Subject(s)
COVID-19/epidemiology , Mental Health , Pandemics , SARS-CoV-2/pathogenicity , Anxiety/psychology , Anxiety/virology , Attitude , COVID-19/psychology , COVID-19/virology , Communicable Disease Control/statistics & numerical data , Delivery of Health Care/statistics & numerical data , Female , Health Personnel , Humans , Male , Middle Aged , Risk Factors , Surveys and Questionnaires , United Kingdom/epidemiology
3.
J Biomed Semantics ; 12(1): 13, 2021 07 18.
Article in English | MEDLINE | ID: covidwho-1484319

ABSTRACT

BACKGROUND: Effective response to public health emergencies, such as we are now experiencing with COVID-19, requires data sharing across multiple disciplines and data systems. Ontologies offer a powerful data sharing tool, and this holds especially for those ontologies built on the design principles of the Open Biomedical Ontologies Foundry. These principles are exemplified by the Infectious Disease Ontology (IDO), a suite of interoperable ontology modules aiming to provide coverage of all aspects of the infectious disease domain. At its center is IDO Core, a disease- and pathogen-neutral ontology covering just those types of entities and relations that are relevant to infectious diseases generally. IDO Core is extended by disease and pathogen-specific ontology modules. RESULTS: To assist the integration and analysis of COVID-19 data, and viral infectious disease data more generally, we have recently developed three new IDO extensions: IDO Virus (VIDO); the Coronavirus Infectious Disease Ontology (CIDO); and an extension of CIDO focusing on COVID-19 (IDO-COVID-19). Reflecting the fact that viruses lack cellular parts, we have introduced into IDO Core the term acellular structure to cover viruses and other acellular entities studied by virologists. We now distinguish between infectious agents - organisms with an infectious disposition - and infectious structures - acellular structures with an infectious disposition. This in turn has led to various updates and refinements of IDO Core's content. We believe that our work on VIDO, CIDO, and IDO-COVID-19 can serve as a model for yielding greater conformance with ontology building best practices. CONCLUSIONS: IDO provides a simple recipe for building new pathogen-specific ontologies in a way that allows data about novel diseases to be easily compared, along multiple dimensions, with data represented by existing disease ontologies. The IDO strategy, moreover, supports ontology coordination, providing a powerful method of data integration and sharing that allows physicians, researchers, and public health organizations to respond rapidly and efficiently to current and future public health crises.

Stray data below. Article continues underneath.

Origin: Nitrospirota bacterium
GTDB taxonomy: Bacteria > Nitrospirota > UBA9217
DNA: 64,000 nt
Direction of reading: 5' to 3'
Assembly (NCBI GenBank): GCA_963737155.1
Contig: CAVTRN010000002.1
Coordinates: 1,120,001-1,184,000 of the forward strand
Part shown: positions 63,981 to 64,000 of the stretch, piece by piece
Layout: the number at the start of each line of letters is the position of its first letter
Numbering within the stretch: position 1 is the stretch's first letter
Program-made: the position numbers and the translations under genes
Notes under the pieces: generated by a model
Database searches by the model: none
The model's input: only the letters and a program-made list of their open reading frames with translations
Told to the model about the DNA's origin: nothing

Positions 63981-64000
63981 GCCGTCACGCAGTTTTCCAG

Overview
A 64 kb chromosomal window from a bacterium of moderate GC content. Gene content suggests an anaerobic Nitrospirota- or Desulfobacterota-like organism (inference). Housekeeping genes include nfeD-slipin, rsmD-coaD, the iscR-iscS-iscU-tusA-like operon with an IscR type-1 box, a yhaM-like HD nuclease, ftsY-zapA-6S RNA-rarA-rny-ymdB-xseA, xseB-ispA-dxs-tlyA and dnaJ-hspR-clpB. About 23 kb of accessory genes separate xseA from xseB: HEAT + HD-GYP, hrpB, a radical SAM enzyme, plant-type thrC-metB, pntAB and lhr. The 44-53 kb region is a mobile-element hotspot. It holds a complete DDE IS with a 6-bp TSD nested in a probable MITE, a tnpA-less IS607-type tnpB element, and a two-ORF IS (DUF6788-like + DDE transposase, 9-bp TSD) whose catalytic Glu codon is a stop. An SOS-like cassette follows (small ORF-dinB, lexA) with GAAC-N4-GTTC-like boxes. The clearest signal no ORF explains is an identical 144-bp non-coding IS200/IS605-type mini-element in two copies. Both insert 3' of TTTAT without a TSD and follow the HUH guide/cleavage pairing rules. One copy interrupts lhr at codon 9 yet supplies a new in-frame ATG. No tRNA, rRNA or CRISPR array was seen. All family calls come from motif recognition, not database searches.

Subject(s)
Biological Ontologies/statistics & numerical data , COVID-19/prevention & control , Communicable Disease Control/statistics & numerical data , Communicable Diseases/therapy , Computational Biology/statistics & numerical data , SARS-CoV-2/isolation & purification , COVID-19/epidemiology , COVID-19/virology , Communicable Disease Control/methods , Communicable Diseases/epidemiology , Communicable Diseases/transmission , Computational Biology/methods , Data Mining/methods , Data Mining/statistics & numerical data , Epidemics , Humans , Information Dissemination/methods , Public Health/methods , Public Health/statistics & numerical data , SARS-CoV-2/physiology , Semantics
4.
Glob Health Res Policy ; 6(1): 38, 2021 09 30.
Article in English | MEDLINE | ID: covidwho-1448493

ABSTRACT